By Liz Swedock,
This article is responding to a survey response question we recently received. The reader asked, “Do you see a time when non-competes are not allowed in CT, similar to how CA approaches them? What would have to happen for that to occur? Do you believe it would be a net positive or negative?”
On March 4, 2021, Connecticut’s Labor and Public Employees Committee is holding a public hearing to discuss a new proposed bill which would vastly reduce the ability of employers to impose non-compete agreements on employees and independent contractors.
The bill, SB 906, “An Act Concerning Non-Compete Agreements,” would make it illegal for employers to impose non-compete agreements unless ALL of the following criteria are met:
- Maximum term of one year if unpaid, or maximum term of two years if the employee is paid their entire salary and benefits for the term of the non-compete; and
- If an exempt employee (paid a salary, not hourly wage earners), only if that individual is paid over 3x minimum wage (approximately $75,000+ per year for a full-time employee at the current minimum wage of $12 per hour);
- If an independent contractor, only if that individual is paid over 5x minimum wage (approximately $60 per hour or $125,000+); and
- The non-compete must be offered to the employee at least 10 business days BEFORE a deadline to accept the job offer (as either an employee or independent contractor) or the deadline to sign the non-compete (if already working in the job).
In addition, the proposed bill includes additional employee-favoring protections, including:
- If the individual being asked to sign the non-compete is already an employee or independent contractor, the individual must be paid “sufficient consideration” for agreeing to the non-compete. The current rule in Connecticut is less clear – some courts have held that, when it comes to at-will employment, simply being allowed to continue your job is “sufficient consideration” when your employer demands that you sign a non-compete after you have already been working for some time. If you refuse, they can fire you. This bill would create a clearer rule.
- The non-compete cannot require the employee litigate or arbitrate the non-compete outside of Connecticut. This is extremely helpful for employees who work for multistate (or worldwide) companies who often require that any disputes over the non-compete be brought wherever the company is headquartered. This could be across the country or across the world.
- Non-competes will be automatically invalid if they either (1) attempt to restrict the employee in any geographical location where they did not work during the prior two years, or (2) attempt to restrict anything other than “type of work” the employee actually did for the company. This is also very good for employees because many non-competes attempt to restrict employees from performing any work, even if non competitive, for any theoretically competing business, and try to apply non-competes to every location where the company does business – even if the employee only worked in one or a few locations.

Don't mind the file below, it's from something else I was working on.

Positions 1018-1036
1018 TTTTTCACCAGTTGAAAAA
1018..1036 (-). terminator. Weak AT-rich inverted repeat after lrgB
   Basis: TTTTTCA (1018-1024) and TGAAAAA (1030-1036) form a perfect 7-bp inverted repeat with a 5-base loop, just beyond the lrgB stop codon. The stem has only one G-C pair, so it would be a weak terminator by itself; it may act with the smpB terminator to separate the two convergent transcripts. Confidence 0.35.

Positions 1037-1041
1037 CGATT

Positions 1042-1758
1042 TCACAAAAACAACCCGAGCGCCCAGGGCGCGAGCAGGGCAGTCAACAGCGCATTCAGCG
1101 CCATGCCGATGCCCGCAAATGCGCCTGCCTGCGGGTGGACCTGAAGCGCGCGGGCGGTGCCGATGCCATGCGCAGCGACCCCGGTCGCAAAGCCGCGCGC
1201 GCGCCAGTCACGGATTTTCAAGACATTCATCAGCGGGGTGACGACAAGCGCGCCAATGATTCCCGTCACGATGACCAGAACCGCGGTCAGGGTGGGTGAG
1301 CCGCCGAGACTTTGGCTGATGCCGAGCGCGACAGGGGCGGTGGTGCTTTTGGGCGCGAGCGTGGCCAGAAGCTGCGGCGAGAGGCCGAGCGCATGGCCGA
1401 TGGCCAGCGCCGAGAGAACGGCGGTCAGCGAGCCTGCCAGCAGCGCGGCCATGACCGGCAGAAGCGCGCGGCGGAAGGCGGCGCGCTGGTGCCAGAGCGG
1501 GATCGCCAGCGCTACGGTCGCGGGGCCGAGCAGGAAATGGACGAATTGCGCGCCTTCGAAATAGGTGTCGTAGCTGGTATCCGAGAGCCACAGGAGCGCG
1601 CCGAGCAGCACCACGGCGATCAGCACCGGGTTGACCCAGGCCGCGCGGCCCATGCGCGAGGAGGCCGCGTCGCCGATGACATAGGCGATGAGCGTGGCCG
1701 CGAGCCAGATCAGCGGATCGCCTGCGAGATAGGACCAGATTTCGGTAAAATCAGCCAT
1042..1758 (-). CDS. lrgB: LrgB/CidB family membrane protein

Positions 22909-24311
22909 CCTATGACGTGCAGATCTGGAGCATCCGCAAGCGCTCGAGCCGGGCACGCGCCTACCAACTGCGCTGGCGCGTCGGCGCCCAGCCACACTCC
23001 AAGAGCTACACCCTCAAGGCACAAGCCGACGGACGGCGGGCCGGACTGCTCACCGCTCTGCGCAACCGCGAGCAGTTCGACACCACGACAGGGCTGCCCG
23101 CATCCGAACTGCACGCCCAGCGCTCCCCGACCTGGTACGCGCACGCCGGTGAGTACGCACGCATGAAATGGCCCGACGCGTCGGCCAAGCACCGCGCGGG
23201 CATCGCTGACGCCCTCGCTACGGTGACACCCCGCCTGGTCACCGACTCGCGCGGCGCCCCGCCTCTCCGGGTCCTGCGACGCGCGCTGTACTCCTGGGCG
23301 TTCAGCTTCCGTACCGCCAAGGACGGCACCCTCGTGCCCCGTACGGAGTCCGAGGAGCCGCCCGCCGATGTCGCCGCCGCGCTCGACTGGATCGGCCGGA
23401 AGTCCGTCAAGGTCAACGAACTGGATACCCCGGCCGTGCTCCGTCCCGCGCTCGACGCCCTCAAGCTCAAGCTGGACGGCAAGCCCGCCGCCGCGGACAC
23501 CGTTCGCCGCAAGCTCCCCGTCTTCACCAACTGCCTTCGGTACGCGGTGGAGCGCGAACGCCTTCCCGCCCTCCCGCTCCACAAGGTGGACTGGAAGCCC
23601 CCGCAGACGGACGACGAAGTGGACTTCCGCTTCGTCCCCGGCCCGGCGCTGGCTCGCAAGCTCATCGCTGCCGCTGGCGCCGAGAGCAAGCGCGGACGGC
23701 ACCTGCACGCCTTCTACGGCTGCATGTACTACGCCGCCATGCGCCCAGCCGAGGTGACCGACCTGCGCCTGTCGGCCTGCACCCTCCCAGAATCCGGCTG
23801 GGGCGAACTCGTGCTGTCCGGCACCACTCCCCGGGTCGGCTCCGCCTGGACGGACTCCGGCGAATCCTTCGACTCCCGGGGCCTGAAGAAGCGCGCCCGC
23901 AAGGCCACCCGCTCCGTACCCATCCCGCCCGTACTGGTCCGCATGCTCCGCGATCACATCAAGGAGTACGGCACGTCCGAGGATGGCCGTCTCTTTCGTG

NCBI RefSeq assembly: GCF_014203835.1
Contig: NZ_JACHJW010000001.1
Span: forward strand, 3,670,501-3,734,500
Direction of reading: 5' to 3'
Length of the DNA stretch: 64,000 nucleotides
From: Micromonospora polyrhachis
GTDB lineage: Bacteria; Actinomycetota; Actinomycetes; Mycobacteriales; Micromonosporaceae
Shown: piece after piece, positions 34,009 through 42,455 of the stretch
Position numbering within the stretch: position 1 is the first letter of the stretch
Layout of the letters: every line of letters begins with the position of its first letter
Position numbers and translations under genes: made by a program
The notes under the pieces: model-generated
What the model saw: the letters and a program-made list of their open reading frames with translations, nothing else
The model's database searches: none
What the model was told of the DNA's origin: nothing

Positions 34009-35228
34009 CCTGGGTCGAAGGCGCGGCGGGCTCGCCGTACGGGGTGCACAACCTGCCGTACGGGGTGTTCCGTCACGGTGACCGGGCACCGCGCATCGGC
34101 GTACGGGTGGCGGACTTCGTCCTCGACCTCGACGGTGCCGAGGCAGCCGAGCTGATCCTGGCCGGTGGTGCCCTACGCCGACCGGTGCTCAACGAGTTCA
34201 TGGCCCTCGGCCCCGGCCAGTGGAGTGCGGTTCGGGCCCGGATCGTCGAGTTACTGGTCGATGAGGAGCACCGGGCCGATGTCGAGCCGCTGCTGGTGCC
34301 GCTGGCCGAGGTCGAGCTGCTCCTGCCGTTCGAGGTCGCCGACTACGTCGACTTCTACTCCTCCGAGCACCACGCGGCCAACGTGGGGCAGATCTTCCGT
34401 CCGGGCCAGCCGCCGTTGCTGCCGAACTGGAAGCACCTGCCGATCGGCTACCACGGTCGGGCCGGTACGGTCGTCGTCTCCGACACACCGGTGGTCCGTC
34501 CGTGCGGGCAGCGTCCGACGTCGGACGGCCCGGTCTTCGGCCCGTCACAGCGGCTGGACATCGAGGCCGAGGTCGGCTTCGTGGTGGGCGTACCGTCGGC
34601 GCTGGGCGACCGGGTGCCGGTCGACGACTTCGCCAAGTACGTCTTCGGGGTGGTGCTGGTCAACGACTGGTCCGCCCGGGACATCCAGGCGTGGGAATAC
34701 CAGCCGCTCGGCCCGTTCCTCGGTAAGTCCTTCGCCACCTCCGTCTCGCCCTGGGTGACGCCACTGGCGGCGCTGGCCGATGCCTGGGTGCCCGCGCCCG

We strongly support this type of legislation and will provide you with updates as the bill progresses.
Mark Carey Weighs In:
My first reaction to reading this proposed legislation was that it smacked of compromise between bipartisan politicians seeking to coddle employers and I am sure the CBIA was the biggest opponent here.
There is still no complete ban on noncompetition agreements here in Connecticut, as a majority of employees can still be benched on the sideline for a year without any pay for doing so. Employer lobby groups pushed their continued agenda to restrict the livelihood of employees, even during a pandemic. Noncompetition agreements are undemocratic in my opinion and should be abolished in Connecticut, just as they were in California and several other states. In a recent article, I argued that noncompetition agreements should be void due to impossibility during a pandemic. Now I see our democratically controlled General Assembly is screwing employees once again. Shame on you all, go explain that to the working class employees who voted you into office! When will this nonsense ever end?
According to the CBIA website, “[t]his bill could cause economic harm that comes from the loss of your trade secrets, proprietary information, client lists, source codes, or other confidential information.” This explanation is nonsense. Of the remaining businesses left in Connecticut, these employers already have in place confidentiality and proprietary protection agreements with their employees that protect against employee theft. There is also the common law claims of breach of the duty of loyalty and care that most employers use to go after bad actors in noncompete disputes. There are statutory claims such as Connecticut’s Unfair Trade Practices Act and the Uniform Trade Secrets Act employers use to prosecute bad actors. Noncompetition agreements are solely intended to harm employees from earning a livelihood, do not be fooled. Employers in the State of California are doing just fine since 1872, the year the state outlawed noncompetition agreements.